As Professor Ruth DeFries aptly stated in her opening remarks at yesterday’s book launch for “The Big Ratchet,” if you look at satellite pictures of the earth, you see the imprint of the human species everywhere. Humans have come to dominate the planet. But how did this come to be? This question, among others, is what DeFries hopes to answer in her new book, “The Big Ratchet: How Humanity Thrives in the Face of Natural Crisis.” How did humans acquire the capability to spread out over the entire earth and control other species?
Climate scientist William D’Andrea of the Lamont-Doherty Earth Observatory asked young scientists attending a symposium last October, “What do you wish everyone knew about climate change?” He turned the responses into this video, which covers the topic pretty well.
There are many brave people who recognize the climate crisis and are beginning to stand up and take personal risks to try to stop expansion of the fossil fuel industry, across the United States, in Canada, and in other nations. Their courage is remarkable and I hope it has an awakening effect.
With support from the Earth Institute, writers Caswell Holloway, Carter Strickland, Michael Gerrard, and Daniel Firger recently published “Solving the CSO Conundrum: Green Infrastructure and the Unfulfilled Promise of Federal-Municipal Cooperation” in Harvard Environmental Law Review. The authors propose regulatory and policy reform to develop comprehensive, locally led infrastructure and sustainability initiatives that improve public health and the environment. They look specifically at the case of water management as an opportunity for federal and local governments to work cooperatively, specifically through the implementation of green infrastructure systems.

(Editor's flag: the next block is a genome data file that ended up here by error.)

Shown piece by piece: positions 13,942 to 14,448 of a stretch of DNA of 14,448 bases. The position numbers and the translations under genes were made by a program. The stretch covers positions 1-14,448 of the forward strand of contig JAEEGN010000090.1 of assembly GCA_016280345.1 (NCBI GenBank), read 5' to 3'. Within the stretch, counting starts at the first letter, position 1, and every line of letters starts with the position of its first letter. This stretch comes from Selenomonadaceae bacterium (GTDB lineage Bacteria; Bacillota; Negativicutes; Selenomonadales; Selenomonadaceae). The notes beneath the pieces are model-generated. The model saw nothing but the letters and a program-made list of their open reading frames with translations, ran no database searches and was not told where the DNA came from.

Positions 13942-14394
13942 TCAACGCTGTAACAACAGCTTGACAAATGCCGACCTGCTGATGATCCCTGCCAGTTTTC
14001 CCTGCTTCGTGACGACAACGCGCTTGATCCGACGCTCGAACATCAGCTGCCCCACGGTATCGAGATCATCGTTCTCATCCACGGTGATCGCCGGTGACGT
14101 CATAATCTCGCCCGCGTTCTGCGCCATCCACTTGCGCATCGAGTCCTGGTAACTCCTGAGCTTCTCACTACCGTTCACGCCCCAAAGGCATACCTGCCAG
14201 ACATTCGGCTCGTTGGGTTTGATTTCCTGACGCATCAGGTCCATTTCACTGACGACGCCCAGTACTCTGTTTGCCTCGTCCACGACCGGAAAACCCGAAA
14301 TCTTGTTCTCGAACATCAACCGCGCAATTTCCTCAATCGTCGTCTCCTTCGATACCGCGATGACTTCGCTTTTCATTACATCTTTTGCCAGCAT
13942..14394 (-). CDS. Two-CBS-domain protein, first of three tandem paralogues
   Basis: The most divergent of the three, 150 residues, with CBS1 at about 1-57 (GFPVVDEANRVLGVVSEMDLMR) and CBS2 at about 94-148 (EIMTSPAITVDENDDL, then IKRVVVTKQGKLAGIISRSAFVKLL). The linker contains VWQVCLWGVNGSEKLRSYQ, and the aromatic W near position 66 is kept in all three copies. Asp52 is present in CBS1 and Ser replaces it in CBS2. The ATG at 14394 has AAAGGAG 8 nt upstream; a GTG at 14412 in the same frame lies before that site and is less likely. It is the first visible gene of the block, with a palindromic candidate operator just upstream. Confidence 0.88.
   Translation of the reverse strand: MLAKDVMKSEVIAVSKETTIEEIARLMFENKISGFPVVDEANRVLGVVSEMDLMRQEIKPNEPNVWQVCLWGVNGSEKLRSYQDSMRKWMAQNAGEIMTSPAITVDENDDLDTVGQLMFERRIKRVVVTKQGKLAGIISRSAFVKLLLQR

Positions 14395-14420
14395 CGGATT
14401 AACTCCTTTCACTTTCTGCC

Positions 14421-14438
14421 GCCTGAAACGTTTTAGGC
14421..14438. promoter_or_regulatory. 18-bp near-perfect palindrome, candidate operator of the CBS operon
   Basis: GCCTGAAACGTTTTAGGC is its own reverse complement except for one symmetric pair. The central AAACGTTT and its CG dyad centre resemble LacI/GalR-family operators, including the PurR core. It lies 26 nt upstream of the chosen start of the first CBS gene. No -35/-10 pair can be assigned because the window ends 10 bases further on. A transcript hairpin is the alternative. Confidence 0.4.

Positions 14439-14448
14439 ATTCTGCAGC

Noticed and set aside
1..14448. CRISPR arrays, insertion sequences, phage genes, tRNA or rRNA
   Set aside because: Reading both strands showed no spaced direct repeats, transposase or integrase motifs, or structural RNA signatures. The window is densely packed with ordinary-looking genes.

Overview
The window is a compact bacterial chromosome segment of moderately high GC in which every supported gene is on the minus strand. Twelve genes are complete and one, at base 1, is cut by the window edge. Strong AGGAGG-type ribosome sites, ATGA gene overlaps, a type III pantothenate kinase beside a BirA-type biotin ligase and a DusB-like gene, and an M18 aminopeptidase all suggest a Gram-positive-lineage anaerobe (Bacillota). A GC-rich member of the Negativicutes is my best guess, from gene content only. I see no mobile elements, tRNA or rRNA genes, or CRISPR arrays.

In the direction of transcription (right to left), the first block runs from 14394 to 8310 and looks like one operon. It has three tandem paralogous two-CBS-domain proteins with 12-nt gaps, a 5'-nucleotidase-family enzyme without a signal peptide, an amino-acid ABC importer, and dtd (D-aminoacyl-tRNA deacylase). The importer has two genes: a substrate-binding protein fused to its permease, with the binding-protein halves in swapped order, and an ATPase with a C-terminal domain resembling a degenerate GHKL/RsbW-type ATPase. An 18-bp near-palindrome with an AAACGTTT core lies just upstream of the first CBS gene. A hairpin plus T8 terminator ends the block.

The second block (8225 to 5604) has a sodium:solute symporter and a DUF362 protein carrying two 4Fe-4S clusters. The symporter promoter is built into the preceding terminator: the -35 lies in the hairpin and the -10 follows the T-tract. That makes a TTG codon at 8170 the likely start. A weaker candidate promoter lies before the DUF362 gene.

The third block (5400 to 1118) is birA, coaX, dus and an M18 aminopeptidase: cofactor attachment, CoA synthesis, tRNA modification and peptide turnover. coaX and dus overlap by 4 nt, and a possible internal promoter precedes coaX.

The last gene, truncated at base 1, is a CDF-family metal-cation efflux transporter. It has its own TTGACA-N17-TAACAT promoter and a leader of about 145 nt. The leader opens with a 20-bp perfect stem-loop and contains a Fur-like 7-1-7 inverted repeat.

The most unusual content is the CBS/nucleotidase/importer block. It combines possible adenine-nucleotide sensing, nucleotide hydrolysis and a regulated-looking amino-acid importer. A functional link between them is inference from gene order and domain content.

In her new book, Ruth DeFries argues that we have continually created new technologies that allow our numbers to grow. But each new invention creates a new problem—which we solve with yet another innovation that creates the next problem. Will we be able to sustain this so-far successful cycle past the great leap in technology and population of the last century?
Both of us are interested in the intersection of the environment and public health, and we wanted to explore a public health issue about which we felt ignorant. Water kept coming up in our conversations, because we felt that while water is a global issue, it often gets overlooked domestically among our peers. As such, we put together a six-week cross-country road trip, along which we are collecting stories about regional water issues.
Climate scientist Radley Horton, one of the lead authors of the National Climate Assessment report released this week, will answer your questions in an “ask me anything” session on Redditt on Friday starting at 11 a.m.
“Right now, we’re living in a world of a Pliocene atmosphere,” scientist Maureen Raymo of the Lamont-Doherty Earth Observatory tells the Yale Forum on Climate Change and the Media. “But the whole rest of the climate system — the oceans are trying to catch-up, the ice sheets are waning, and everything is trying to catch up to this Pliocene atmosphere.”
In the light of recent varied efforts to focus public attention on the risks of climate change, we asked Earth Institute scientists what they want the public to understand about the issue and how they see their roles.